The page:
Revitalization strategies

Renewal: Renewal is for churches that have slowed in their growth or become stagnant. This church needs the encouragement of setting new challenges by embracing new opportunities to expand their gospel witness into their target area.

  • The Renewal strategy works to help churches dream new dreams and accomplish new goals born out of a renewed vision of growing the kingdom of God.

Refocus: Refocusing is necessary when a church has stalled on a plateau or is experiencing decline after a phase of recent or initial expansion. The church begins to experience a high turn-over of lay leaders; with shorter duration of service. The congregation’s morale and momentum level drops as members begin to reflect on the days when things were good and the church was growing. This new normal is the first sign of a church becoming unhealthy.

  • The Refocusing strategy works to help churches walk through a process of self- assessment and redefining its purpose & vision resulting in new growth & ministry goals.

Watershed question: Do you believe that your best years are behind you, or do you believe that your best years are yet before you?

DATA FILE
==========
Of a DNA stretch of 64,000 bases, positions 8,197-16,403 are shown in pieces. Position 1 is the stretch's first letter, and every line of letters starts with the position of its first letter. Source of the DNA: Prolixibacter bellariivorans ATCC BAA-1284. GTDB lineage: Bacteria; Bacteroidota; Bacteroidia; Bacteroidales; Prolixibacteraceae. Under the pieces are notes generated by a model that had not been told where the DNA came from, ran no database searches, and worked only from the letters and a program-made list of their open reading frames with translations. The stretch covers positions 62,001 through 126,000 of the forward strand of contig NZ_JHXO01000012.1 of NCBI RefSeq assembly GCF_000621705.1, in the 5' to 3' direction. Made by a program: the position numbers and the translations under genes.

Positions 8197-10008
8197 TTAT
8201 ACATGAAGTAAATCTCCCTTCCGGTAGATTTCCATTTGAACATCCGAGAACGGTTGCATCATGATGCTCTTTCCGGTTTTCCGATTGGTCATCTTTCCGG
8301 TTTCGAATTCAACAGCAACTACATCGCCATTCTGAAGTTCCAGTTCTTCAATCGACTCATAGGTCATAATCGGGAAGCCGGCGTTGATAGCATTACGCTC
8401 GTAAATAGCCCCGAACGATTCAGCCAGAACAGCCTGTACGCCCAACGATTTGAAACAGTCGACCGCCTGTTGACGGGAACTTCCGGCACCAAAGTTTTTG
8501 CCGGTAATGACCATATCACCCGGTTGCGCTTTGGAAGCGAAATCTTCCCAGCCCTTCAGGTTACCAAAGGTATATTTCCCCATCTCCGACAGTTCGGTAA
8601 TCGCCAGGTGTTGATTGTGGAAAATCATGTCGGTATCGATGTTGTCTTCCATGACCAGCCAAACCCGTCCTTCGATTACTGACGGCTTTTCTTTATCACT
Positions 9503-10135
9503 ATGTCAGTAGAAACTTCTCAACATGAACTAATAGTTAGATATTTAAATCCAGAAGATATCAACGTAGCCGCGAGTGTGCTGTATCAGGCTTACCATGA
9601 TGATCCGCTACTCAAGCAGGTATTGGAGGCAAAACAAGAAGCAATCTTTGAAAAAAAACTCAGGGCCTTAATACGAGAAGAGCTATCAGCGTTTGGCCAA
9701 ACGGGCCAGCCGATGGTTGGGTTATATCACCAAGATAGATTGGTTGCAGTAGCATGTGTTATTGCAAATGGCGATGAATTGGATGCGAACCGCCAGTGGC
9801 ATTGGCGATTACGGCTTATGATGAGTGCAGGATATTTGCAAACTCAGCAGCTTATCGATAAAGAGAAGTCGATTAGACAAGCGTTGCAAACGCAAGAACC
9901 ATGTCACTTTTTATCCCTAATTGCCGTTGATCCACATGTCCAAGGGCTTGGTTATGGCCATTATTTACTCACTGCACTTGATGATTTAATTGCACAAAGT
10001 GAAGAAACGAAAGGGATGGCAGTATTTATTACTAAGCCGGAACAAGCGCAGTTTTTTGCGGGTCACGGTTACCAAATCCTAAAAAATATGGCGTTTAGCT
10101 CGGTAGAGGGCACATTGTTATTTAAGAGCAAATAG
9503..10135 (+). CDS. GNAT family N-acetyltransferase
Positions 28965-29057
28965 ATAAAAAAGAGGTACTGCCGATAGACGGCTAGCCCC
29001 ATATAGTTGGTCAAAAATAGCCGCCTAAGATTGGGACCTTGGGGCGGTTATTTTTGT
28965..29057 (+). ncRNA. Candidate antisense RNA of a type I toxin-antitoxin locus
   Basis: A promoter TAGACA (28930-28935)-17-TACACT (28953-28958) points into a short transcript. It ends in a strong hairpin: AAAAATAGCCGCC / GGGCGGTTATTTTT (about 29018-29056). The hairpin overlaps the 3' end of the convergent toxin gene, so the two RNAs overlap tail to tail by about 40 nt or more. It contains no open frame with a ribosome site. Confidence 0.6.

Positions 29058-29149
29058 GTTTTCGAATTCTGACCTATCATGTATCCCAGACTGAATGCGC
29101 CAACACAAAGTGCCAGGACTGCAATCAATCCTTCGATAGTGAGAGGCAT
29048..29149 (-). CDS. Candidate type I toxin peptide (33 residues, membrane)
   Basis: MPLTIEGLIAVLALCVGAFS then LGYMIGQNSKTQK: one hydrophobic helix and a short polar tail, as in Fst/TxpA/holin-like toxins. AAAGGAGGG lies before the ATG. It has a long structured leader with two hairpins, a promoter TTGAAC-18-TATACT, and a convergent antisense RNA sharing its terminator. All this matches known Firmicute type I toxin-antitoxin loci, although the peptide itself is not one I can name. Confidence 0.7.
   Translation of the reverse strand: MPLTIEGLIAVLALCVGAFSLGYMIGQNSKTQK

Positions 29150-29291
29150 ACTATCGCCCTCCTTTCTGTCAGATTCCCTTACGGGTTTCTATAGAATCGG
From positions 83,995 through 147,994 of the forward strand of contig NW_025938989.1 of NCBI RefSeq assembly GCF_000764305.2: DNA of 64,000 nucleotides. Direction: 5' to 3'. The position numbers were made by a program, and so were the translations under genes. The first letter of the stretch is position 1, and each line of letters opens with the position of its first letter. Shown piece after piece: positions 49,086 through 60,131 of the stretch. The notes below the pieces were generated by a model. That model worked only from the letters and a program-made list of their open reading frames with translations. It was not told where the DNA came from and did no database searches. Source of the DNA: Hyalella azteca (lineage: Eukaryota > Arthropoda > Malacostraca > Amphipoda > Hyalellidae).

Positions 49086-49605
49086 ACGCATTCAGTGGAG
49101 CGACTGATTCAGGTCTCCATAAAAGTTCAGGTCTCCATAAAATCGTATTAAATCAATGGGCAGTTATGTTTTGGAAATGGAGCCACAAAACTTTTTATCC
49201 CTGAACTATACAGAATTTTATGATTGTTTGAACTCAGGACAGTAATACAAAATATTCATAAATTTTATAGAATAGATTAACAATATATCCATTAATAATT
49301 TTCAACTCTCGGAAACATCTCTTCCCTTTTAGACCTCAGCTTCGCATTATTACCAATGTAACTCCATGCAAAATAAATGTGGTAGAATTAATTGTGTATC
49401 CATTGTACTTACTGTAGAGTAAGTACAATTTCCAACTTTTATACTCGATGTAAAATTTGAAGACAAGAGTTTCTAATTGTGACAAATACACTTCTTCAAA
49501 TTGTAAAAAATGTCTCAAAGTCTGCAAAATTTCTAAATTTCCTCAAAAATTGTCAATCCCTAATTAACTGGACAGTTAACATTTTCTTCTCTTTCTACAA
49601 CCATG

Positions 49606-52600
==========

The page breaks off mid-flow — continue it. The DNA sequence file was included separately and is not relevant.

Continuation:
Re-engineering: This third level of church revitalization needs to occur when a church is unable to prevent a pattern of decline and the leaders and members begin to question their strategy, goals and their ability to turn the tide and see growth again. Often the church has failed to change in order to stay healthy and relevant in reaching its community.

  • The Re-engineering strategy works to help churches understand the need for and how to re-think, retool, reform, and reinvigorate itself to be more effective in accomplishing its God-given mission.

Revival: This level of Church Revitalization is necessary for churches that have lost their hope and have begun to polarize and cast blame on leadership or other members. Disillusionment sets in and the church begins to see a greater exodus of members. It has lost its’ spiritual dynamic and is unhealthy.

  • The Revival strategy works to help churches identify where it has lost its spiritual vitality and/or congregational sin and calls the people of God to repent and make changes in order to repair relationships and realign itself with the purposes and plan of God.

Restarting: The final level of church revitalization is the hardest and often only happens once the church’s remaining members have made every effort to maintain a viable ministry with no success. The church no longer has the energy or resources to continue functioning as a viable congregation.

  • The Restarting Strategy (Legacy strategy) helps a dying church to pass on a wonderful legacy by
    • allowing a stronger and healthy church come and begin a new work in its place
    • working with MBC & NAMB to send a church planter to restart a new church,
    • merging with another church to make one stronger church,
    • sell the property and passing on the assets for future church plants or revitalization efforts.

“The Gospel of Christ’s Kingdom hasn’t changed. We have only to dream it again.” – Robert Dale